Thinking Aloud: Pipeline to Peace?

Dec. 16, 2014 by Darius

Several years ago, major natural gas reserves were discovered off the coast of the Levant.  Israel has thus far been the only country with access to these reserves to exploit them in a major way.  Now, Israeli gas is being touted as a way to promote regional peace and economic cooperation.  In fact, the Obama administration has promoted gas agreements between Israel and its neighbors as a win-win for peace, economic growth, and energy security.  But is it?

Israeli gas already fuels half of Israel’s electricity, and it has signed, or is in the process of signing, agreements to export gas to Egypt, Jordan, and the Palestinian Authority.  The US, for its part, has served as a major cheerleader to these deals, providing money for training and other aid to grease the wheels of the Jordan agreement.

Pardon me for my cynicism, but in what way does Israel becoming a major energy supplier to Jordan, Palestine and Egypt promote cooperation any more than Russia supplying gas to Ukraine?  Sure, Israel might supply gas to these countries more cheaply than others.  But the same could be said of Russia and Ukraine.  Israel already withholds the tax revenues it collects on behalf of the Palestinian Authority every time the PA takes an action Israel disapproves of.  Why would we assume gas would not be just another lever for wielding power?  Even though the deal to distribute Israeli gas to Jordan and the PA technically goes via a private company, rather than the Israeli government, is it really hard to imagine Netanyahu’s (or perhaps soon Bennett’s) hand on the pipeline every time politics go sour?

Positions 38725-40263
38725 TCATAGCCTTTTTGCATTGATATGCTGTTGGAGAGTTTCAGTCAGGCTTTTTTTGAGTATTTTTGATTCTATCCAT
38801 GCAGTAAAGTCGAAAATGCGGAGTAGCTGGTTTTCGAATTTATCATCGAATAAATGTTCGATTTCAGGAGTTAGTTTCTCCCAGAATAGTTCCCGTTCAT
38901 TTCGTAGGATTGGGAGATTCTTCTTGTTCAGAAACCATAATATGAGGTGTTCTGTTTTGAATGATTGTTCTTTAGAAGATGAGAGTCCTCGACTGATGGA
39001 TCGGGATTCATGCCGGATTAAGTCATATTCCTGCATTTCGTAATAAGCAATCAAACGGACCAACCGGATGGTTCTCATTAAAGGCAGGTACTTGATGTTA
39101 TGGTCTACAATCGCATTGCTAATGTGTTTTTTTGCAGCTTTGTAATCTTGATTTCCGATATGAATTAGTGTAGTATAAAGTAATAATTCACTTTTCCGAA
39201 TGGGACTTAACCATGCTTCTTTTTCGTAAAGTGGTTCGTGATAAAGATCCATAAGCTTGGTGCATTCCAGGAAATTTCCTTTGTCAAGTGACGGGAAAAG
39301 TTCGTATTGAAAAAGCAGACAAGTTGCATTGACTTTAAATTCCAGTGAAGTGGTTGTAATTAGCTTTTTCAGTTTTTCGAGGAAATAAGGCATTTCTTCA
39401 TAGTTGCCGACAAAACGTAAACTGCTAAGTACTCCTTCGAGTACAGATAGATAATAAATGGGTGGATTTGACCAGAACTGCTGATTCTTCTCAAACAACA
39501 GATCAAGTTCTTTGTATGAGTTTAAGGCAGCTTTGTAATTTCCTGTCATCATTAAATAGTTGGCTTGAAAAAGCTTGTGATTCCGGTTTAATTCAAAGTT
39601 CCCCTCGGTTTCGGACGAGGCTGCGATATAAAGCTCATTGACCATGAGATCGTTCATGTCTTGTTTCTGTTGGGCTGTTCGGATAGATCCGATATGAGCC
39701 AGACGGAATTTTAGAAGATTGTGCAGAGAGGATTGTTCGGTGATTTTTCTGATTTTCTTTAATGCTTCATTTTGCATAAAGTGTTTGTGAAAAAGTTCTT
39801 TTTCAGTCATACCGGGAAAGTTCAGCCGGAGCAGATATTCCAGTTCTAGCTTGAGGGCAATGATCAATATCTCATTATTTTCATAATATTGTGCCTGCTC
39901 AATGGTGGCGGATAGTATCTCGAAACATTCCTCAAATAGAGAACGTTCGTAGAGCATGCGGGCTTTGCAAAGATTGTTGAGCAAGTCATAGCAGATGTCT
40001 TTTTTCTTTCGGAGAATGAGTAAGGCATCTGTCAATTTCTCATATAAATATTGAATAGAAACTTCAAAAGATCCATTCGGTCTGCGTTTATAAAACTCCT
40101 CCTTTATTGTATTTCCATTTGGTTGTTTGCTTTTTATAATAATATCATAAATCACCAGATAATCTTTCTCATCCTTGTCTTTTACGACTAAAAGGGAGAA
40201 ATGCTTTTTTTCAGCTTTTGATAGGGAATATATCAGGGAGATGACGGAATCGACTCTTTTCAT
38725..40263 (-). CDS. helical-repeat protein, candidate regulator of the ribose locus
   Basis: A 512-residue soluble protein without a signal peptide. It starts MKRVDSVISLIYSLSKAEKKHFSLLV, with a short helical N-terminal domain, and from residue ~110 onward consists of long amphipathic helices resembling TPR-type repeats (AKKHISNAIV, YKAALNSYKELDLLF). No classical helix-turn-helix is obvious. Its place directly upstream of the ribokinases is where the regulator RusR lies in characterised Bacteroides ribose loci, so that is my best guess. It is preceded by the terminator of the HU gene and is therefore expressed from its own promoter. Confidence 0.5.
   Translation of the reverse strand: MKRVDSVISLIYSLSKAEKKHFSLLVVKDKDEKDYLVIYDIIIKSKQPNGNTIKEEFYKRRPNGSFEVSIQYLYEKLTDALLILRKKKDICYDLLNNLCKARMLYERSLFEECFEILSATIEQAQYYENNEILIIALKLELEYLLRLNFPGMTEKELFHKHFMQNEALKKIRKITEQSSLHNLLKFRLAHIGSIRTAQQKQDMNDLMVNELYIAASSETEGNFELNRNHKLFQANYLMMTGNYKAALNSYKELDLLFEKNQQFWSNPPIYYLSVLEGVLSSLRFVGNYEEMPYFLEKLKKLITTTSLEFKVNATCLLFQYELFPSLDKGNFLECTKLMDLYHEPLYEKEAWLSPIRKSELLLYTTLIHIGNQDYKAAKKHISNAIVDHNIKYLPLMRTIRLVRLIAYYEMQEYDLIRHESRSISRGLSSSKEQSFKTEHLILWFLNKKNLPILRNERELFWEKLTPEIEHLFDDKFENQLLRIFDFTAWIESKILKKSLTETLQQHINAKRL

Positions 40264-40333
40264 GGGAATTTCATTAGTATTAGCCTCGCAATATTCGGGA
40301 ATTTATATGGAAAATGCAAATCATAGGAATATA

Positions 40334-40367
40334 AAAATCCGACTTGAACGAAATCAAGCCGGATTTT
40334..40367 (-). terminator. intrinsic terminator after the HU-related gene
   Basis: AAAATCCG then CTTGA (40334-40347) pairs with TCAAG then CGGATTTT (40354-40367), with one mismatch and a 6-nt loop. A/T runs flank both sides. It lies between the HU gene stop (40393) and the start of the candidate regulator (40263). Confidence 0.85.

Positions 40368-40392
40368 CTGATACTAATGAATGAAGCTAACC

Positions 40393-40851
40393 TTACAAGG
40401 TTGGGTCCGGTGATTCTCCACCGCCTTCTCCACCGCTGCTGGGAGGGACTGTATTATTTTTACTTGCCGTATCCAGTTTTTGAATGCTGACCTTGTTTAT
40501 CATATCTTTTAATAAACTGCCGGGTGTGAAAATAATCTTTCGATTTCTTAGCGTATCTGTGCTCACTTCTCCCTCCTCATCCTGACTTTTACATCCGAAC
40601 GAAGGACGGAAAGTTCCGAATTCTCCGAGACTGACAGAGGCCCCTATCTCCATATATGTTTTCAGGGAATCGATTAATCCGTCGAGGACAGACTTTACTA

Or, to continue my cynical train of thought, maybe the US just wants to further by market mechanisms what it has seen to by military means for decades: ensure Israel’s total dominance over its neighbors.

Egypt, Jordan, and the Palestinian Authority all need the gas Israel can supply.  However, a casual look at Russia’s willingness to threaten to turn off the gas to Ukraine, Belarus, Poland, et al. should give one pause about making your supplier a government you don’t actually like or trust.  As the US seeks to reduce its dependency on foreign oil because it doesn’t like the entanglements it creates, it is somewhat ironic that it is encouraging Arab governments to sign up for Israeli gas.

For more on Israel’s gas exports, see “Israel’s Gas Offers Lifeline for Peace,” The New York Times, December 15, 2014, p.B1,

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